If you own a home in a historic district, you can forget about replacing the existing siding with vinyl. Most historic districts require replacement siding to closely match the original, hence wood (or engineered wood) and brick. Understanding home building regulations based on historic overlays can help eliminate the headache during renovations, so it’s important to stay in the know before embarking on the project.
If your home is listed on the National Register of Historic Places, you’re required to use the same exterior material found on the original, e.g. logs to refurbish a historic log cabin. But most historic homes in the U.S. aren’t in the National Register. They’re governed by local historic societies, which have their own regulations for siding replacement. The first step is to speak with people at your local society—and in most cases, engineered wood is deemed a suitable replacement for the original wood siding.
“Our new LP® SmartSide® Smooth Siding has given us access to the historic areas in New Orleans, as their historic officials require a smooth siding product which our earlier wood-grain siding did not provide,” says Kip Faulk, LP channel manager for the Louisiana area. “We are now working with Saint Bernard Parish-USA, which was created after Hurricane Katrina to remediate damaged homes, some of which are in historic districts. We are currently siding our first project with them in the Lower 9th Ward.”
It’s important to work with remodelers who know how to renovate in your area in this specialty. For example, the Renovative Building Group in Nashville recently re-sided a home in a historic district with LP SmartSide Smooth Siding. The goal was to preserve the charm of the nearly century old bungalow-style home. “I love the texture and versatility of LP SmartSide Smooth Siding,” says Bobby Bastin, Renovative Building Group president. “In this case, we used the product over the entire exterior to preserve its historical roots.”
Using engineered wood siding in historic districts achieves two important goals—preserving the distinctive look of the original siding and ensuring that it has the durability to withstand the passage of time—to keep its historical charm intact for years to come.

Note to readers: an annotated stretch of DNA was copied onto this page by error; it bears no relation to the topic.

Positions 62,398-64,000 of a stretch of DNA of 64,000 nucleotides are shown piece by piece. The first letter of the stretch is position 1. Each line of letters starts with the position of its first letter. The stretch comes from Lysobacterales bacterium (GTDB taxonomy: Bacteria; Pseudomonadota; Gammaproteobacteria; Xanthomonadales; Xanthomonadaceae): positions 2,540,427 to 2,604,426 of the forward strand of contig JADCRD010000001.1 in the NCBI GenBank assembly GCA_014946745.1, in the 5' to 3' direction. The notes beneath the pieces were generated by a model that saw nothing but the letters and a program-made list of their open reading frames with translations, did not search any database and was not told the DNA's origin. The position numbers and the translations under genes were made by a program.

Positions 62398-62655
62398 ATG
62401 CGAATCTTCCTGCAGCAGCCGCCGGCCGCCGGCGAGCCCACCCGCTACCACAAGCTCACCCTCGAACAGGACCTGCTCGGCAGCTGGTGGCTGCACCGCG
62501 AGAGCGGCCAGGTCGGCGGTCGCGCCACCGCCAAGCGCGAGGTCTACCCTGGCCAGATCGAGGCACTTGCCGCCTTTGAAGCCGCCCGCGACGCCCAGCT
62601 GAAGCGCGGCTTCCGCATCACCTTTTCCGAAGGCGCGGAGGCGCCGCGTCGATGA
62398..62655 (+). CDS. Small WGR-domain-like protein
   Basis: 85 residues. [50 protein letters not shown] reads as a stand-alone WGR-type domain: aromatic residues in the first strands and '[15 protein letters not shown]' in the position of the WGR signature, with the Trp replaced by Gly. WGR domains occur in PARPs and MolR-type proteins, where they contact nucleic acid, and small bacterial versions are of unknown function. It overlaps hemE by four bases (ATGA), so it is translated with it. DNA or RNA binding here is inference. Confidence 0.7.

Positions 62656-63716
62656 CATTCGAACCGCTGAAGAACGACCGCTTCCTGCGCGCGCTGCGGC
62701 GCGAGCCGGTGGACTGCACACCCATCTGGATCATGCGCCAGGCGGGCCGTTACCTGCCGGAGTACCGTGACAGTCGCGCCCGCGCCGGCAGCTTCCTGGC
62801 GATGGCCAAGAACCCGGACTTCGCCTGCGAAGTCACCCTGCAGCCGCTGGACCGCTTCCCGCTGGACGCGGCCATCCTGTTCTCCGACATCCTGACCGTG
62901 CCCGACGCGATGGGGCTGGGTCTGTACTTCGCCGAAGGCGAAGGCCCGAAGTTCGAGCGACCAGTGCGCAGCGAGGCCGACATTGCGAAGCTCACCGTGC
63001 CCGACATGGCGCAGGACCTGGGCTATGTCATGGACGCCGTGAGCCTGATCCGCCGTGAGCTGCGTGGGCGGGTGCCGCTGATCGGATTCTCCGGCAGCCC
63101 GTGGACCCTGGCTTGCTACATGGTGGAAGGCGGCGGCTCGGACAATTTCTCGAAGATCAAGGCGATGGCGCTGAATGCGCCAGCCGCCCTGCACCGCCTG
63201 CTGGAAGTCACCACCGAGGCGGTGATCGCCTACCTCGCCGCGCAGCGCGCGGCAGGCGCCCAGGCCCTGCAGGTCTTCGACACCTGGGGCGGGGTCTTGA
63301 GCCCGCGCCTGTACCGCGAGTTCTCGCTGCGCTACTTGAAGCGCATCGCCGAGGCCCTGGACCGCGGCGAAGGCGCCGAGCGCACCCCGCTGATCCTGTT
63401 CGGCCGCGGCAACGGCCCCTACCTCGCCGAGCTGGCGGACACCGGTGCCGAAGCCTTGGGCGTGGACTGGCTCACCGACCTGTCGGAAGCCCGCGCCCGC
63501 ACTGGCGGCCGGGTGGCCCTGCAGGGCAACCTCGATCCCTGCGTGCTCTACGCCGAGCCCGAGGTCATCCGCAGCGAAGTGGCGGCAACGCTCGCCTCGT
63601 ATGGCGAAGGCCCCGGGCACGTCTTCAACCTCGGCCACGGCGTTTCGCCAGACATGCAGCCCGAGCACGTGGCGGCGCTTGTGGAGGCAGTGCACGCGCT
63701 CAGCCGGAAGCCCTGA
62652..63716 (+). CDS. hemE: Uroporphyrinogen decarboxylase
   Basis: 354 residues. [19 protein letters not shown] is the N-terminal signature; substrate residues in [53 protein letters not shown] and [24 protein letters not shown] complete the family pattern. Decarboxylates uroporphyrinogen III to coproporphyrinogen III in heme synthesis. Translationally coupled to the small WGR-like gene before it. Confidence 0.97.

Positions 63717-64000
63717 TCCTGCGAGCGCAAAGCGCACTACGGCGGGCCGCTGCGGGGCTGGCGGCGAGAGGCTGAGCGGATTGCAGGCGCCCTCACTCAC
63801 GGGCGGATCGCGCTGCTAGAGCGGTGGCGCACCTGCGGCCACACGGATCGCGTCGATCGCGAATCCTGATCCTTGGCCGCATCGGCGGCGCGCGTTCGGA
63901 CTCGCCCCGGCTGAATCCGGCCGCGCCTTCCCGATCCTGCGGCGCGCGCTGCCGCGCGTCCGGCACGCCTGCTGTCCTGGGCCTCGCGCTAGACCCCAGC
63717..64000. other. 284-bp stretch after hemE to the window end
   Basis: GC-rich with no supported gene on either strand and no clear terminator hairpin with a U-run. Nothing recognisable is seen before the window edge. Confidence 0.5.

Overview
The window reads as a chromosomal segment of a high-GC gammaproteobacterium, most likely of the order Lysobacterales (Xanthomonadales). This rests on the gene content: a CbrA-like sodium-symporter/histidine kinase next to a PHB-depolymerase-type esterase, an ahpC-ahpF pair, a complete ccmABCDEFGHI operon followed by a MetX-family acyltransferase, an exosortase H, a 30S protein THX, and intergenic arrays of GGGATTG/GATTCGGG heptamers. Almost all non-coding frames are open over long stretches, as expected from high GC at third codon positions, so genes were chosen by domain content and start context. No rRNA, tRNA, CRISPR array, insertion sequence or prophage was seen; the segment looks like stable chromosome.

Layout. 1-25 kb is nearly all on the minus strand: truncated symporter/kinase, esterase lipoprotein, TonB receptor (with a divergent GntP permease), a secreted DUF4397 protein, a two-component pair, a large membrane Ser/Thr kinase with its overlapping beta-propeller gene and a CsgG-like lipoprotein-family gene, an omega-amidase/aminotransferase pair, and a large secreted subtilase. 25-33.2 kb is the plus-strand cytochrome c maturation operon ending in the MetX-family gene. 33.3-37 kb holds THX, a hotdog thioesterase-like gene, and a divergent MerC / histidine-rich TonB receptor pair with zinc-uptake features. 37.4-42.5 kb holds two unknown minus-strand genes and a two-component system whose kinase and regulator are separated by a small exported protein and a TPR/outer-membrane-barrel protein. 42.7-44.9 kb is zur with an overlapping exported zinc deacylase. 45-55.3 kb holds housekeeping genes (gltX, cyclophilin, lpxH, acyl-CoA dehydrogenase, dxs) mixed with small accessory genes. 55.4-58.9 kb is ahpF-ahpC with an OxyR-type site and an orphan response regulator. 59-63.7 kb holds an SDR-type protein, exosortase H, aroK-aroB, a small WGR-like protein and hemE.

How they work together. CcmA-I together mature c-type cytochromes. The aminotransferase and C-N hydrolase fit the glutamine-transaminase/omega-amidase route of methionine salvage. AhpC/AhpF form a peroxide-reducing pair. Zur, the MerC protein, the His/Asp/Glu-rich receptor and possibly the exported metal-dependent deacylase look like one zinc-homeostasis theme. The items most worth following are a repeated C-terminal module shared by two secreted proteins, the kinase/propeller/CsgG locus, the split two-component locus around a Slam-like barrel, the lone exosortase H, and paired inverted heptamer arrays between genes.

While many homeowners focus their attention on interior holiday decor, giving your home’s exterior a festive upgrade will ensure it’s a showstopper the moment friends and family pull into the driveaway. We talked with lifestyle blogger Liz Marie Galvan to get her top outdoor holiday decorating tips.Continue Reading
If you have decided to tackle a re-side project, you will be faced with the choice of your home’s exterior color. While durability, workability and efficiency are all critical benefits to you as a homeowner, the most outward facing choice you will make during your building project is the color. Choosing the right color for your home can seem like a big task and with color decisions to make beyond siding, like trim and other exterior accessories, it can be difficult to determine what you want. We’ve compiled a list of siding color ideas to help you find the color scheme that’s right for you.
If you’re currently in the midst of a remodel or are considering future renovations for your home’s exterior, color is one of the most prominent decisions you will have to make as a homeowner. LP® SmartSide® Trim & Siding comes in both primed and prefinished options to suit a variety of needs. Not sure which is the best option for you? Read on to discover the benefits of each so that you can re-side with confidence.
Though rustic style homes are most popular in mountainous regions, the rustic aesthetic can also be incorporated into a variety of home styles, including farm, ranch and coastal homes. Erik Perkins of North Carolina–based building duo The Perkins Brothers weighs in on the latest siding trends for rustic homes and tips to achieve the look you’re after.